Another sudden flash of light and the crooked path of a lightning bolt hit the sea ahead,

One thousand one.. one thous…


I tensed up more. 

Should I run and rig the wire to the backstay and toss it overboard?

It was buried below and I didn’t want to leave the cockpit because of oncoming traffic.

Stupid Bill.  You should’ve taken care of that earlier.

The hiss that filled the air grew louder as the defined leading edge of the squall approached.  It crawled overtop the deck.  The rain was hard and the wind rose to 30 knots and blew over the starboard bow.  Visibility dropped to 50 yards.  It wasn’t a white out but it wasn’t good.  The gap had narrowed to the shipping lane.  I didn’t want to enter the shipping lanes so I turned back to starboard to run alongside it and to stay clear of them.  Unfortunately, that meant I turned into the wind and back towards the squall.  Neither Solstice nor Totem had any sail up.  I was thankful for that as the wind increased more and the boat speed dropped to 2.5 knots.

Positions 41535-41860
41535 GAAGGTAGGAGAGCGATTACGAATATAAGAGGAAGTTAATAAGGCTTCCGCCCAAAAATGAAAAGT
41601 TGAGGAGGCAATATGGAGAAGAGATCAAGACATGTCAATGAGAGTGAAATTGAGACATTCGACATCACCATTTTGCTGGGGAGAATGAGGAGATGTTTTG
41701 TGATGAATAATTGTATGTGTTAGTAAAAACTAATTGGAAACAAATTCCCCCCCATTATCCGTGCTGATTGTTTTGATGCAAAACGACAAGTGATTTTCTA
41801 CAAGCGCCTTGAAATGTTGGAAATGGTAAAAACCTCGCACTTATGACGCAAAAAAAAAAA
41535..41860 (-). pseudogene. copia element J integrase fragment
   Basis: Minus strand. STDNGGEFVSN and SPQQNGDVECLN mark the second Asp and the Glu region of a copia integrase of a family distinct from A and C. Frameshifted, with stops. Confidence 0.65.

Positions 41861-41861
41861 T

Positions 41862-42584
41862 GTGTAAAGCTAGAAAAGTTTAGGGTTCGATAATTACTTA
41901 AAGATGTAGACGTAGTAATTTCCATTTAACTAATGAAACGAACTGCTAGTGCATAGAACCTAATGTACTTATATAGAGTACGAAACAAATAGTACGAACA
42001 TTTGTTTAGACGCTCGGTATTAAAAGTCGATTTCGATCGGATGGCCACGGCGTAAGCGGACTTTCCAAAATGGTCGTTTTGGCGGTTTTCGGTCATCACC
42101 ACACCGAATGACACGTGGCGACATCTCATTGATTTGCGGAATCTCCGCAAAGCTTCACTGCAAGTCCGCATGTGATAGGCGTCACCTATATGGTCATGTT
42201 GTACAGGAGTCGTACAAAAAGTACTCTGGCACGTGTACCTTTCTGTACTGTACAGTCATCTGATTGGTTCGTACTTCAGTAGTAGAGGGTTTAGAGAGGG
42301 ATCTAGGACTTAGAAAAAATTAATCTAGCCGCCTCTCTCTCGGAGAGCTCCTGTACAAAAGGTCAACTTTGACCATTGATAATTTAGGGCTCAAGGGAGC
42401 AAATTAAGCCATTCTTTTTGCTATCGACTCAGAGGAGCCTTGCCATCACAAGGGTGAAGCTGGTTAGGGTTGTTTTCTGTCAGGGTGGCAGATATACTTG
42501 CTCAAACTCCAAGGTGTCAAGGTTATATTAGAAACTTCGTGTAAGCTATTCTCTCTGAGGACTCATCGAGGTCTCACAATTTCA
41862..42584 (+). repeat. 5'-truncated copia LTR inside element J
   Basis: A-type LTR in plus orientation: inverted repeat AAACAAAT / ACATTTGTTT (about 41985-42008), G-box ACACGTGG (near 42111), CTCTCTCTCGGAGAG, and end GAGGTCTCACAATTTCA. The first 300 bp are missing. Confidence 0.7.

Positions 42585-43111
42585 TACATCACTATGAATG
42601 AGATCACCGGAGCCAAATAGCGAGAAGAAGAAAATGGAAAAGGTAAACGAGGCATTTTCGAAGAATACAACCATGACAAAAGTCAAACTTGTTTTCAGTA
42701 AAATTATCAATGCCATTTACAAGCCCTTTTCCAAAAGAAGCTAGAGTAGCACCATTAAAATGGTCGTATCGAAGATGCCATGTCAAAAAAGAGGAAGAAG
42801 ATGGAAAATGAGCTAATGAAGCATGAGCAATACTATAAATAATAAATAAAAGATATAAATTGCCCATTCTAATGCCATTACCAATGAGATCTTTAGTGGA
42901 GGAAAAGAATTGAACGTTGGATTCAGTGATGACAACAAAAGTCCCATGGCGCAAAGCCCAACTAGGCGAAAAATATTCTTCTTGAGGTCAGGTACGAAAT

“Solstice, Solstice, Totem,” Behan’s voice came over the radio.

“Hey Behan,” I said.

“Hey Bill, listen lets do a check-in every 15 minutes and we’ll exchange position reports, okay?” she asked.

“That’s a great idea, Behan,” I said.

“Are you ready to take our position?” she asked.

“Give me a second.”

I ran below and grabbed a pen and pad and got back to the radio.

“Go ahead, Behan,” I said.